**A string can be partitioned into some substrings, such that each substring is a palindrome. For example, there are a few strategies to split the string “abbab” into palindrome substrings, such as: “abba”|”b”, “a”|”b”|”bab” and “a”|”bb”|”a”|”b”.**

__Problem:__
Given a string

*str*, please get the minimal numbers of splits to partition it into palindromes. The minimal number of splits to partition the string “abbab” into a set of palindromes is 1.

**This is a typical problem which can be solved by dynamic programming. We have two strategies to analyze and solve this problem**

__Analysis:__

*Solution 1: Split at any space between two characters*
Given a substring of

*str*, starting from the index*i*and ending at the index*j*(denoted as*str*[*i*:*j*]), we define a function*f*(*i*,*j*) to denote the minimal number of splits to partition the substring*str*[*i*:*j*] into a set of palindromes. If the substring is a palindrome itself, we don’t have to split so*f*(*i*,*j*) is 0. If the substring is not a palindrome, the substring is split between two characters*k*and*k*+1.*f*(*i*,*j*)=*f*(*i*,*k*)+*f*(*k*+1,*j*)+1 under such conditions. Therefore,*f*(*i*,*j*) can be defined with the following equation:
The value of

*f*(0,*n*-1) is the value of the minimal number of splits to partition*str*into palindromes, if*n*is the length of*str*.
If the equation is calculated recursively, its complexity
grows exponentially with the length

*n*. A better choice is to calculate in bottom-up order with a 2D matrix with size*n*×*n*. The following C++ code implements this solution:
int minSplit_1(const
string& str)

{

int length = str.size();

int* split = new int[length * length];

for(int i = 0; i <
length; ++i)

split[i * length + i] = 0;

for(int i = 1; i <
length; ++i)

{

for(int j = length -
i; j > 0; --j)

{

int row = length - i - j;

int col = row + i;

if(isPalindrome(str, row, col))

{

split[row * length + col] = 0;

}

else

{

int min = 0x7FFFFFFF;

for(int
k = row; k < col; ++k)

{

int temp1 = split[row * length + k];

int temp2 = split[(k + 1) * length +
col];

if(min
> temp1 + temp2 + 1)

min = temp1 + temp2 +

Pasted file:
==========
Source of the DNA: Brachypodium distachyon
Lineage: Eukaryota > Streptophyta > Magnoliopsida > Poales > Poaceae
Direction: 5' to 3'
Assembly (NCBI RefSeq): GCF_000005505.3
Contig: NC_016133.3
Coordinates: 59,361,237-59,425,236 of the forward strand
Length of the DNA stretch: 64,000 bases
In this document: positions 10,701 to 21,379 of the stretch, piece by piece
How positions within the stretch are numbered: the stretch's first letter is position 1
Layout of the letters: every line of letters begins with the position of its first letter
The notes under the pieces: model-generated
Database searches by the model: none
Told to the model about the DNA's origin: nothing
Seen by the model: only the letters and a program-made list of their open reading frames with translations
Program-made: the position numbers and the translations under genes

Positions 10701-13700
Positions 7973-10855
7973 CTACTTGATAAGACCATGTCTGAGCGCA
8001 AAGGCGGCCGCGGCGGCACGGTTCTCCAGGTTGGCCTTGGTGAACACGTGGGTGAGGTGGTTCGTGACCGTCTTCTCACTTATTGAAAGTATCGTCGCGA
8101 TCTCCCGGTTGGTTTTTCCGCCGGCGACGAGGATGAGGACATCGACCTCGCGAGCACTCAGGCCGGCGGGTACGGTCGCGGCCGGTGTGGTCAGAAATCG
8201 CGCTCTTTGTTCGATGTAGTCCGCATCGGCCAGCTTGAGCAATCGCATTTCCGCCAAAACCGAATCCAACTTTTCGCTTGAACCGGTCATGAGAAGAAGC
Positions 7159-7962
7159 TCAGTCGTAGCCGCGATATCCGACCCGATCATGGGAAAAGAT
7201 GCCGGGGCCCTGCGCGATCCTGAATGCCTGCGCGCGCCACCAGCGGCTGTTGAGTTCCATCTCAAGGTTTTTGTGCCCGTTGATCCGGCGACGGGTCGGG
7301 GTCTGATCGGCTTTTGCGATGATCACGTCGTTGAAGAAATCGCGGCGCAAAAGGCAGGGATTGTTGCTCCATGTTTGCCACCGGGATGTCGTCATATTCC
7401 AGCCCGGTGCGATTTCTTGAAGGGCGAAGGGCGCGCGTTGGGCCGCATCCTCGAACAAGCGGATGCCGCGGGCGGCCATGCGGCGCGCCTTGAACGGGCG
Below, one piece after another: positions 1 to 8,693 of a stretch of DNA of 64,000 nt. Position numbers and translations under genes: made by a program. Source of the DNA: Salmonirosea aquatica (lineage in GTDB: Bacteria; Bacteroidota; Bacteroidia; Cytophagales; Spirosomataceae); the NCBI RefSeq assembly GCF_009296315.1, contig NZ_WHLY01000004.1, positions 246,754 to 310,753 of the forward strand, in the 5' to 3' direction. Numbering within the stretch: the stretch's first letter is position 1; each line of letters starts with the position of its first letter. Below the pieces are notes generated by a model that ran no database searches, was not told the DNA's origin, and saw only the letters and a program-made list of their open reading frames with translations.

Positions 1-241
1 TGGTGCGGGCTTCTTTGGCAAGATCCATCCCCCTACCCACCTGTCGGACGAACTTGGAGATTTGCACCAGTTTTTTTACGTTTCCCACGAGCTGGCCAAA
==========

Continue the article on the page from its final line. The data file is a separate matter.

1;

}

split[row * length + col] = min;

}

}

}

int minSplit = split[length - 1];

delete[] split;

return minSplit;

}

*Solution 2: Split only before a palindrome*

We split the string

*str*with another strategy. Given a substring ending at the index*i*,*str*[0, i], we do not have to split if the substring is a palindrome itself. Otherwise it is split between two characters at index*j*and*j*+1 only if the substring*str*[*j*+1,*i*] is a palindrome. Therefore, an equation*f*(*i*) can be defined as the following:
The value of

*f*(*n*-1) is the value of the minimal number of splits to partition*str*into palindromes, if*n*is the length of*str*.
We could utilize a 1D array to solve this equation in
bottom-up order, as listed in the following code:

int minSplit_2(const
string& str)

{

int length = str.size();

int* split = new int[length];

for(int i = 0; i <
length; ++i)

split[i] = i;

for(int i = 1; i <
length; ++i)

{

if(isPalindrome(str, 0, i))

{

split[i] = 0;

continue;

}

for(int j = 0; j <
i; ++j)

{

if(isPalindrome(str, j + 1, i) && split[i]
> split[j] + 1)

split[i] = split[j] + 1;

}

}

int minSplit = split[length - 1];

delete[] split;

return minSplit;

}

*Optimization to verify palindromes:*

Usually it costs O(

*n*) time to check whether a string with length*n*is a palindrome, and the typical implementation looks like the following code:
bool isPalindrome(const
string& str, int begin, int end)

{

for(int i = begin; i
< end - (i - begin); ++i)

{

if(str[i] != str[end - (i - begin)])

return false;

}

return true;

}

Both solutions above cost O(

*n*^{3}) time. The first solution contains three nesting for-loops. The function isPalindrome is inside two nesting for-loops.
If we could reduce the cost of isPalindrome to O(1), the time
complexity of the second solution would be O(

*n*^{2}).
Notice that the substring

*str*[*i*,*j*] is a palindrome only if the characters at index*i*and*j*, and*str*[*i*+1,*j*-1] is also a palindrome. We could build a 2D table accordingly to store whether every substring of*str*is a palindrome or not during the preprocessing. With such a table, the function isPalindrome can verify the substring*str*[*i*,*j*] in O(1) time.
More coding interview questions are discussed in my book <Coding Interviews: Questions, Analysis & Solutions>. You may find the details of this book on Amazon.com, or Apress.

The author Harry He owns all the rights of this post. If you are going to use part of or the whole of this ariticle in your blog or webpages, please add a reference to http://codercareer.blogspot.com/. If you are going to use it in your books, please contact him via zhedahht@gmail.com . Thanks.

can u give a code for printing top view of binary tree ?

ReplyDeleteThis comment has been removed by the author.

ReplyDeleteA program is like these ,

ReplyDelete5 ababab

In this program we have to check the string is palindrome or not by using number means 5 is the

number then go from left to right 5 character and again right to left upto 5 th character and print the total of palindrome count

In this program it is 2 palindrome string

Can you send me the solution on my mail

niksy@ymail.com

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ReplyDeleteThis comment has been removed by the author.

ReplyDeleteHello There,

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